People and Community Research

Student researches penguin species thriving in New Zealand

Biology graduate student Jeff White has been studying the Tawaki penguins for six years. Now, they are the focus of his dissertation.
A Tawaki male penguin and chick photographed in New Zealand.
A Tawaki male penguin and chick photographed in a nest. Photos: Ursula Ellenberg/Tawaki Project

To some, sleeping in a small tent in the rain with penguins screeching in the distance may not seem relaxing.

But for University of Miami biology graduate student Jeffrey White, the environment helps lull him to sleep.

“It’s comforting,” White said, recalling a time he was awoken by two penguins trying to burrow under his tent to make a nest.

He is grateful for these up-close experiences. White spent much of last semester in southwestern New Zealand studying the Fiordland penguins, also known as the Tawaki, a rare species that is thriving at a time when other penguin populations are struggling to survive amid global climate change. The Tawaki mate and raise their young in the fjords of New Zealand, and their unique features intrigued White immediately.Fiordland in New Zealand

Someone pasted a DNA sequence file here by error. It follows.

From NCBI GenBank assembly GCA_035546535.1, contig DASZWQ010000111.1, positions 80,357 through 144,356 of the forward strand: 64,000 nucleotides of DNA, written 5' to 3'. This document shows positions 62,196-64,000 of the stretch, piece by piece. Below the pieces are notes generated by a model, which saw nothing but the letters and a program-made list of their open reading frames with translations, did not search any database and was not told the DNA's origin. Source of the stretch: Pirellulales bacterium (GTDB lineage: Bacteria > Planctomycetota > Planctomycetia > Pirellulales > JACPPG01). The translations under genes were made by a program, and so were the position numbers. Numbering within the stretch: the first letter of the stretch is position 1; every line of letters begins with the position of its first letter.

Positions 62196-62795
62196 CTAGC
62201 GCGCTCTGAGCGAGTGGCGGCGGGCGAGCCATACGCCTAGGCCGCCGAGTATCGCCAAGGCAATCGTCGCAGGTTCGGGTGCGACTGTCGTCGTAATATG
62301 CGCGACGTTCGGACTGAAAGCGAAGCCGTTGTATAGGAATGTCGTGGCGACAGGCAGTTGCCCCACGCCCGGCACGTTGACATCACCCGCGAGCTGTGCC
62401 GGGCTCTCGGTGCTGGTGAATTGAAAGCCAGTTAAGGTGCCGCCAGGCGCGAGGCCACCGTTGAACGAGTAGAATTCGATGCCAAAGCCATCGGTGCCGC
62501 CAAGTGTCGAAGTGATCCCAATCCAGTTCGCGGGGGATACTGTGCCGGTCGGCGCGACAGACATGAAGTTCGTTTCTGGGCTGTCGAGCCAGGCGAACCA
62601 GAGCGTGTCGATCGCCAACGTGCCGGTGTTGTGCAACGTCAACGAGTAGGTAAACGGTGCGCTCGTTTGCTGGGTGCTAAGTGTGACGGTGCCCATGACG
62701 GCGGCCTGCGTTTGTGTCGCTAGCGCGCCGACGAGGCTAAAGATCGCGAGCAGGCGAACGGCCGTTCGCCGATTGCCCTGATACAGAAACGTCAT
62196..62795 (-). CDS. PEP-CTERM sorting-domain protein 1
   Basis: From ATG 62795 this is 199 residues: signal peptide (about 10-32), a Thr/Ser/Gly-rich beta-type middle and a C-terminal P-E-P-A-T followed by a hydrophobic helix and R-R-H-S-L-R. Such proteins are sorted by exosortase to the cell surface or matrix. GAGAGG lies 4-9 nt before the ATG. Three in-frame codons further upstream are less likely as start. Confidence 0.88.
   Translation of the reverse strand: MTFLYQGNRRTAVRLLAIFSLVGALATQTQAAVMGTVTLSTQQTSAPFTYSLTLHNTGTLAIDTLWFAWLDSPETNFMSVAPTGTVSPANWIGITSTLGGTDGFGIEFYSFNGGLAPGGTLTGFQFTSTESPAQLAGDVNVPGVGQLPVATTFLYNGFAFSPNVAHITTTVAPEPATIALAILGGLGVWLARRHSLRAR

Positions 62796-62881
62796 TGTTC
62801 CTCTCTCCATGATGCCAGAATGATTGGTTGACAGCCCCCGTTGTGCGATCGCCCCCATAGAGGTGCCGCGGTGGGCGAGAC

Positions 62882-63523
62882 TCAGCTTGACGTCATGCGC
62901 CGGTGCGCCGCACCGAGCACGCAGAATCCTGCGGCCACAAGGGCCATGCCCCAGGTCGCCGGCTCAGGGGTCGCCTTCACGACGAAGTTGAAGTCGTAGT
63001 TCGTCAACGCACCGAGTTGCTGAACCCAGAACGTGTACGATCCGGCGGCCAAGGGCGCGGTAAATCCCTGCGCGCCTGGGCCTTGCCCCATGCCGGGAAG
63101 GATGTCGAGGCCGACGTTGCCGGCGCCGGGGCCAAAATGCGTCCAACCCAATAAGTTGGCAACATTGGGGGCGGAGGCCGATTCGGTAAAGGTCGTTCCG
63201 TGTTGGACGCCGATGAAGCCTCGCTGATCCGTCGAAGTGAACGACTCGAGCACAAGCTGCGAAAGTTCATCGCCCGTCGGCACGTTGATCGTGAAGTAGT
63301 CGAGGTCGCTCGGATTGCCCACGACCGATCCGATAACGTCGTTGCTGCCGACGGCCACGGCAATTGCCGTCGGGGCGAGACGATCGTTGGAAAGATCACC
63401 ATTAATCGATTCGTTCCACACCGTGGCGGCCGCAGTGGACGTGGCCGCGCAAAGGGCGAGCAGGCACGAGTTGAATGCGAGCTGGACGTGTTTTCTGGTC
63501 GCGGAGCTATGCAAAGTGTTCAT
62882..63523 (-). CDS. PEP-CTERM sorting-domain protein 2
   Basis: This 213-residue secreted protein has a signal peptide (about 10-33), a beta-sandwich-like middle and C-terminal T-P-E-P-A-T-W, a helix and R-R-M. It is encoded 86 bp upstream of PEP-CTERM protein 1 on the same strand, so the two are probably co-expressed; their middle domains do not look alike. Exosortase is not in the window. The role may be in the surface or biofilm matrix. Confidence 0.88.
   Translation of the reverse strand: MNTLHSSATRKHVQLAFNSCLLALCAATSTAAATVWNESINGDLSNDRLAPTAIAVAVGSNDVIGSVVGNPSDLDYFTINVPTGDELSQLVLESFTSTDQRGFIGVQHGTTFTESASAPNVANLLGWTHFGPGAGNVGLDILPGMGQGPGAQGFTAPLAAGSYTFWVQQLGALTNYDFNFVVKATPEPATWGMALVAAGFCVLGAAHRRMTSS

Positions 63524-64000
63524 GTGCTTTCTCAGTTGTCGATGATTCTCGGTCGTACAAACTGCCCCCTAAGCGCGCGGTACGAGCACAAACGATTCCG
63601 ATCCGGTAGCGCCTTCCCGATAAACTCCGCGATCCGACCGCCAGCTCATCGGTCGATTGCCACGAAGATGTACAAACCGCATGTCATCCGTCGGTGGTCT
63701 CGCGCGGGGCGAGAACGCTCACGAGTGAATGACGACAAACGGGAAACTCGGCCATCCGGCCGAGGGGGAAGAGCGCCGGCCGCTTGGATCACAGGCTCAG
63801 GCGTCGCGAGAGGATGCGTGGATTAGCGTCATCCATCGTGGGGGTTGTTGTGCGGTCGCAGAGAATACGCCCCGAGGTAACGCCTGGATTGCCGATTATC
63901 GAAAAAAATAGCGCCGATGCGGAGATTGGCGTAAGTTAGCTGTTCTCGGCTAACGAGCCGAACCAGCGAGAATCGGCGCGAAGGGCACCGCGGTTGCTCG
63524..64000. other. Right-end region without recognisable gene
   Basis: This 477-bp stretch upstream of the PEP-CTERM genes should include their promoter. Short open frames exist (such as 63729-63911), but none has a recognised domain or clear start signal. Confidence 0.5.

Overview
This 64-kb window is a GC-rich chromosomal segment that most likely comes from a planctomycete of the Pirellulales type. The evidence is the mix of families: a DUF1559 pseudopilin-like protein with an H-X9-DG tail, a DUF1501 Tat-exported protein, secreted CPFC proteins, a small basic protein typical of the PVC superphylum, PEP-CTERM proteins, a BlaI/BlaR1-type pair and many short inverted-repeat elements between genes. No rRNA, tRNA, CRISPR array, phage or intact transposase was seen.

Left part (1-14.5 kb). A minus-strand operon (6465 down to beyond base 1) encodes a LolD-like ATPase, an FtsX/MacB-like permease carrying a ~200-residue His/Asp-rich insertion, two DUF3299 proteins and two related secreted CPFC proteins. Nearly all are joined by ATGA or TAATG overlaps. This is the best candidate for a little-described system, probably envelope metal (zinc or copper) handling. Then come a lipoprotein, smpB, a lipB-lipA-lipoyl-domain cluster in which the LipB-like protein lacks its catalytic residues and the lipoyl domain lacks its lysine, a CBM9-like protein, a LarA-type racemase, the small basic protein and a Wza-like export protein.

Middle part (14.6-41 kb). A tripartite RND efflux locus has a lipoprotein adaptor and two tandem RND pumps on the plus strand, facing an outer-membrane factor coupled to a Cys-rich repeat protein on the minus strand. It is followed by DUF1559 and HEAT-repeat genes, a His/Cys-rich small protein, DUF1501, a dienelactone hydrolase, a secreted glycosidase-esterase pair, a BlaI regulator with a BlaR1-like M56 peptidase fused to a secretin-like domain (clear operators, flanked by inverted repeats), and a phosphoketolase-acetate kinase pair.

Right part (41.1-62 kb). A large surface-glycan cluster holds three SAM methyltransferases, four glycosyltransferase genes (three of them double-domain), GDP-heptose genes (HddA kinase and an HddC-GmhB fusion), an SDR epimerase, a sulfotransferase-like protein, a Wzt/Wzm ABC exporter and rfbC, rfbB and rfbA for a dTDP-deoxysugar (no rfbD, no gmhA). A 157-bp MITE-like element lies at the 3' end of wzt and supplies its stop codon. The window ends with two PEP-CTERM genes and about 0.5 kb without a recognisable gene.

“They live in the rainforest and breed in the most lush environment you’ve ever seen—among tree ferns and moss,” he said. “The Tawaki also don’t live in tightly packed colonies like other penguins do. Instead, they live in sparsely placed caves in the same general region. And while they are on the water, they travel the longest distance of any penguin species.”

Jeffrey White
Graduate student Jeffrey White in New Zealand

The species are also the only crested penguins—they have a yellow stripe of feathers on their head—to breed in mainland New Zealand. And they are one of the few species that live within range of humans while they raise their young chicks. Despite this, there is also little research on them, which makes the Tawaki ideal to study, according to White. Each colony typically has about 40 to 200 penguins living near each other. White spent time studying five colonies last semester but hopes to venture to others in the future.